Can lifestyle choices cause miscarriage?

The vast majority of miscarriages are not caused by anything you have or have not done. However, there are factors which that can increase the risk of miscarriage.

Some of these, such as your age, you can’t control, but some you can.

Poorly controlled health problems

Some conditions, such as diabetes, if not effectively controlled during pregnancy and pre-conception, can raise the risk of miscarriage.


A woman of 30 has a 20 per cent chance of miscarriage, but a a woman of  42 has a 50 per cent chance of losing the baby.  This is because, as you age, the quality of your eggs diminishes.

Smoking, recreational drugs and alcohol

Smoking, using recreational drugs or drinking too much alcohol can have an impact, so it is best to avoid them to maximise your chances of a healthy pregnancy.

Other medications

Seek advice from a doctor or pharmacist before taking any medications, including over the counter medications.

Food and drink

  • Unpasteurised dairy products such as  blue cheese, raw or under-cooked meats and eggs can all cause particular types of food poisoning which can be harmful in pregnancy. Read more about foods to avoid.
  • Drinking too much caffeine is also thought to increase your risk of miscarriage
  • Eating a well-balanced diet with plenty of fruit and vegetables may lower the risk.
  • Not being a healthy weight
  • Women who are very underweight or  very overweight do suffer an increased risk of miscarriage.  Obesity has been linked to a higher incidence of miscarriage and recurrent miscarriage.

There is clear evidence that your lifestyle can affect your chance of having a baby, so there are several things you can do to reduce  the risk of miscarriage and improve  the chances of a healthy pregnancy. 

You might want to consider:

  • Eating a healthy diet
  • Taking regular exercise
  • Taking folic acid (or a multivitamin specifically for pregnancy) whilst you are trying for a baby and during the first 12 weeks of pregnancy
  • Limiting your alcohol and caffeine intake (no alcohol at all is best, and caffeine at a minimum)
  • Not taking illegal drugs

All of these things we know  can increase your chances of a healthy pregnancy.




  1. N Maconochie, P Doyle, S Prior, R Simmons. Risk factors for first trimester miscarriage: results from a UK-population-based case-control study. BJOG, 2007; 114(2): 170-186
  2. 6 Boots C, Stephenson MD. Does obesity increase the risk of miscarriage in spontaneous conception: a systematic review. Semin Reprod Med. 2011; 29(6): 507-13.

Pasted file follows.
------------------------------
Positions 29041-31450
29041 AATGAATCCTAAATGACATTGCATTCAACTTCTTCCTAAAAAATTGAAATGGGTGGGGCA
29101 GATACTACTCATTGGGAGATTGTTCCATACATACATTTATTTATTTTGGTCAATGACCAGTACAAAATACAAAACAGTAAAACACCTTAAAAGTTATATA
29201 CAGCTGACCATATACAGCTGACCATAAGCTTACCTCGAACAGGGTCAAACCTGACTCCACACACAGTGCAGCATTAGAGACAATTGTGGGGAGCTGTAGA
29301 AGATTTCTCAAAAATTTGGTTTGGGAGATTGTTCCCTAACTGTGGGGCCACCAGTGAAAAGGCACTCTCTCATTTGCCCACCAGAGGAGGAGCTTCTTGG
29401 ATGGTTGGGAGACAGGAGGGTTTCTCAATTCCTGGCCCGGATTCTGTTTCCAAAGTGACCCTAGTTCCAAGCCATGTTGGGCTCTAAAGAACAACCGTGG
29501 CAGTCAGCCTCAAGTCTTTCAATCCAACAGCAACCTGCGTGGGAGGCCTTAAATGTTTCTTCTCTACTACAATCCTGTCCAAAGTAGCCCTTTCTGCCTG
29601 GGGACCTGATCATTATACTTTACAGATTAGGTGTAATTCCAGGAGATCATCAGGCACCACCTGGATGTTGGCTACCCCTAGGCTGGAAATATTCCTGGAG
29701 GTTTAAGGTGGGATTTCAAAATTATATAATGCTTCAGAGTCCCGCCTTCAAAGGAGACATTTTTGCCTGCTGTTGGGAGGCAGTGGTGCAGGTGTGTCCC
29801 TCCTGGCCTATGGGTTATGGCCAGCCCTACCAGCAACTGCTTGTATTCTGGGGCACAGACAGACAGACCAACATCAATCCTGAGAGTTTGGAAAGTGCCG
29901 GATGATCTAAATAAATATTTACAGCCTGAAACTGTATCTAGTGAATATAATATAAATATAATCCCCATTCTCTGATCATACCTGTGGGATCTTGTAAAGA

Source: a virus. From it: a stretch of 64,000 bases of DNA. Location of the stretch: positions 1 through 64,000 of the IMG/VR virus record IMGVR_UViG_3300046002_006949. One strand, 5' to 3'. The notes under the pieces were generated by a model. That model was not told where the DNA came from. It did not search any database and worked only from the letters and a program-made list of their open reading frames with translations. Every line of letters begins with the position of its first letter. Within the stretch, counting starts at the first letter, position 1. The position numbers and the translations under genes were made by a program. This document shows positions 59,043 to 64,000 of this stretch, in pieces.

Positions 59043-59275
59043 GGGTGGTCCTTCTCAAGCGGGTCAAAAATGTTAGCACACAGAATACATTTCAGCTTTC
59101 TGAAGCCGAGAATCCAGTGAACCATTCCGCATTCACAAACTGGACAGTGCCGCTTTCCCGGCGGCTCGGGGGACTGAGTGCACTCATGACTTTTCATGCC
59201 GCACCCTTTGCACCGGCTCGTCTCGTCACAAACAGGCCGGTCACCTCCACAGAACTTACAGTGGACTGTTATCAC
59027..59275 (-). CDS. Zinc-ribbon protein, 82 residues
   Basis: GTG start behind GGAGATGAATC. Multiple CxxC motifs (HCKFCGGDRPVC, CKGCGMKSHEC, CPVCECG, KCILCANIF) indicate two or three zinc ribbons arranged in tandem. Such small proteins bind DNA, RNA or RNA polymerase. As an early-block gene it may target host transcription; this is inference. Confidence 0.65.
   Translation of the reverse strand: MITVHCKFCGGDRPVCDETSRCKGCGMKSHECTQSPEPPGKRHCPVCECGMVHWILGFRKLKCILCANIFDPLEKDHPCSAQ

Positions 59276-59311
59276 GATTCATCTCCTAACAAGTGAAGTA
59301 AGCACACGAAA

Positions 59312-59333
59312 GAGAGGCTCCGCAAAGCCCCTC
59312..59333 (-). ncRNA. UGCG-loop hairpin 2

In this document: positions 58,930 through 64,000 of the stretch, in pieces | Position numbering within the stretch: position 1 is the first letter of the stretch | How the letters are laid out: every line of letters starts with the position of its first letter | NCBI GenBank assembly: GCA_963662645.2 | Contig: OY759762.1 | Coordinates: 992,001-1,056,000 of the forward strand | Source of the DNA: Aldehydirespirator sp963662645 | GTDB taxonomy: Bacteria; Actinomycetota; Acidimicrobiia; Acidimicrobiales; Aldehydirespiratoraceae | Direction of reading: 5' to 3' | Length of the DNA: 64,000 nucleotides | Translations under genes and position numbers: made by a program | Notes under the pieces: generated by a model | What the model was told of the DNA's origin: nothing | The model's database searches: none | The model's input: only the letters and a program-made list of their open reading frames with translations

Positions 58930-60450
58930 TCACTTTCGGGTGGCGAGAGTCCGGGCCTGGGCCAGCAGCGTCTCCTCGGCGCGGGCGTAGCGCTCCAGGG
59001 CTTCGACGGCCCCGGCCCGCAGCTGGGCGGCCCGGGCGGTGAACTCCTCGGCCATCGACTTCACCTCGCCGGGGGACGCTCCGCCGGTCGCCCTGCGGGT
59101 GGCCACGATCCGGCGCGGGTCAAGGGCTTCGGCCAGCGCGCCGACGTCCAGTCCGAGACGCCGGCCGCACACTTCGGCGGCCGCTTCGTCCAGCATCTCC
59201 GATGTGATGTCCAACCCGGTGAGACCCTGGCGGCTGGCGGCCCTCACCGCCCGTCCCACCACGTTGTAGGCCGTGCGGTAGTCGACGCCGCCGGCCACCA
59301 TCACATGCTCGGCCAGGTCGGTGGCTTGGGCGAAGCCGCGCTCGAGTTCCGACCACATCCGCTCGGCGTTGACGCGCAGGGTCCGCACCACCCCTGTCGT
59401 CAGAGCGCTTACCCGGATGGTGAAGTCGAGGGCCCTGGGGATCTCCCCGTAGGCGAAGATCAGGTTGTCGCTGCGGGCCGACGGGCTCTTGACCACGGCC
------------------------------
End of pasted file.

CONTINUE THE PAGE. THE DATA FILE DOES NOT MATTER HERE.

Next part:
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Last reviewed on August 1st, 2016. Next review date August 1st, 2019.

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Please note that these comments are monitored but not answered by Tommy’s. Please call your GP or maternity unit if you have concerns about your health or your baby’s health.
  • By Nadia Haque (not verified) on 19 Aug 2019 - 15:48

    I m in 1st trimester...but I don't have any symptoms of pregnancy.. .Is it normal?? And I have very light bleeding last few it ok In 1st trimester?

  • By Rachel Copeland (not verified) on 19 Aug 2019 - 01:55

    I want advice on miscarriage

  • By Allezey G (not verified) on 13 Aug 2019 - 22:35

    I’m 13weeks 4 days . I was about 104 pounds a couple weeks ago now 101 . I haven’t been taking any vitamins & I been getting cramps & back aches /barley scheduled an appointment for this Friday. Anything I should be worried about?

  • By Mpho Mildred (not verified) on 2 Aug 2019 - 10:31

    I'm 8weeks pregnant and sporting i went to a doctor and he told me the baby is still fine... I'm worried about this sporting

  • By Lesley (not verified) on 21 Jan 2019 - 13:50

    I recently had a miscarriage at 19wks +5, still waiting for result to come back to hopefully shed some light on what the cause could be.

    I've stopped bleeding and waiting for my normal period to come. However my partner and I would like to start trying again after my first period has come. Can I start taking folic acid now or should I wait for my 6 week checkup at the GP?

  • By Midwife @Tommys on 28 Jan 2019 - 15:53

    So sorry to hear about your late miscarriage and we hope that you gain some help and answers from reading the storries on our site. There is no harm in starting with folic acid now. Folic acid is also available in many foods including green leafy vegetables, citrus fruits, beans and pulses, eggs and some fortified bread and cereals. Best wishes to you x

  • By Ana Maria (not verified) on 17 Oct 2017 - 07:40

    I was 23 days and spot bleed for 2 days . When I went to the doctor he did a sonogram and said there was nothing in my womb and he recommended I abort. I did abort and now regret it. I should have waited. 23 days is very earlier. Don't go by doctors. You should always go but your gut feelings. I was a victim of a doctors mistake.

  • By Midwife @Tommys on 17 Oct 2017 - 10:12

    Dear Ana Maria,

    Thank you for posting. I am sorry to hear that you felt pressured to make a decision and didn't wait longer to consider your options.

    We are always here for questions or if you need support.

    Warmest wishes
    Anna- Tommy's Midwife

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